Consumption Practice and the Authenticity of "Irishness": Everyday Material Life on the Islands of Inishark and Inishbofin, Co. Galway, Ireland
Author(s): Sara Morrow
How were mass-produced consumer goods incorporated into everyday expressions of local and national identity in 19th and early 20th century Ireland? While archaeologists have explored the myriad ways that mass-produced goods circulated throughout the British Empire through networks of trade and exchange, less attention has been given to the way specifically British manufactured goods were incorporated into meaningful practices of material consumption within Irish communities. This project investigates how these industrially produced consumer products became woven into the social, religious, and cultural fabric of daily life in the Irish island communities of Inishark and Inishbofin from the late 18th century to the present day. Recent archaeological investigations by the Cultural Landscapes of the Irish Coast project on Inishark and Inishbofin, combined with the oral history of island residents, will further an understanding of the significant ways that mass-produced consumer goods were meaningfully incorporated into island life through the collection of delph (ceramics) on household dressers, and consumption of tobacco pipes in everyday life and during traditional Irish wakes.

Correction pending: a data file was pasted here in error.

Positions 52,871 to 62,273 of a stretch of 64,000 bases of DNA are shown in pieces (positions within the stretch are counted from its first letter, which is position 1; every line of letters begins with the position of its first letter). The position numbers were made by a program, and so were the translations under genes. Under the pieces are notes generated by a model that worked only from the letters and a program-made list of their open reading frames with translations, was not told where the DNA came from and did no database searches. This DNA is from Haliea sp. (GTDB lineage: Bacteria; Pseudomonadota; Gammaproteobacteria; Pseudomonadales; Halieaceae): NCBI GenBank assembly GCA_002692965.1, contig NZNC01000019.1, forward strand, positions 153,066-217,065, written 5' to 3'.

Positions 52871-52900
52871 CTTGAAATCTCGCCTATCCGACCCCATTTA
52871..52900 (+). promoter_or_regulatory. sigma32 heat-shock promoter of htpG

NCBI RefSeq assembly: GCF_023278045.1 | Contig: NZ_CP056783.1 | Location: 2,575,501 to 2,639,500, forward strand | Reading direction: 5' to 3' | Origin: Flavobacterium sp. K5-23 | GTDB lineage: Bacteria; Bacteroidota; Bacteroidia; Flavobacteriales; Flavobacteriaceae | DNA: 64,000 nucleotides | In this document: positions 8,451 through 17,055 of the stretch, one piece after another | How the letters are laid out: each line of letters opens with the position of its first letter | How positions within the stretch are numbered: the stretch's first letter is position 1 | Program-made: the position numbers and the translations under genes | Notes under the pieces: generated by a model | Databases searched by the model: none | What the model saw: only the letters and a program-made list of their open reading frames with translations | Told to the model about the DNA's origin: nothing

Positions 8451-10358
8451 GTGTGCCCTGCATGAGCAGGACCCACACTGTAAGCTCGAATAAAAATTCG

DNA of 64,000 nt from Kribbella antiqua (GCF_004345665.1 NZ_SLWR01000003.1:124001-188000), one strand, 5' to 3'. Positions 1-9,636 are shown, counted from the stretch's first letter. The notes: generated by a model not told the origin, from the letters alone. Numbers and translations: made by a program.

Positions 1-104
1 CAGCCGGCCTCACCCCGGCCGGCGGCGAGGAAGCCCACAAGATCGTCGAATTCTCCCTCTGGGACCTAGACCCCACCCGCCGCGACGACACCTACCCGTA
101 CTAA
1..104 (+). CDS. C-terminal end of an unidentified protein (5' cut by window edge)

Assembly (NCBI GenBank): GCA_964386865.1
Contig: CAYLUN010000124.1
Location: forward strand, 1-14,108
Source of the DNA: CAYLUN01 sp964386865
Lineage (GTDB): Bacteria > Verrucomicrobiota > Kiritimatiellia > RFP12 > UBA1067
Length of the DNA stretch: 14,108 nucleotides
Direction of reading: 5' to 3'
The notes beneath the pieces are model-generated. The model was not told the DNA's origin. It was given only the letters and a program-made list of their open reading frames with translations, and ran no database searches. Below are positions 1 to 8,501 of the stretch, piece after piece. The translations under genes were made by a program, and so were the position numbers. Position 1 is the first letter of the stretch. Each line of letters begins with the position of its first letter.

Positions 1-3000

Cite this Record
Consumption Practice and the Authenticity of "Irishness": Everyday Material Life on the Islands of Inishark and Inishbofin, Co. Galway, Ireland. Sara Morrow. Presented at The 82nd Annual Meeting of the Society for American Archaeology, Washington, DC. 2018 ( tDAR id: 445079)
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min long: -11.074; min lat: 37.44 ; max long: 50.098; max lat: 70.845 ;
Abstract Id(s): 22472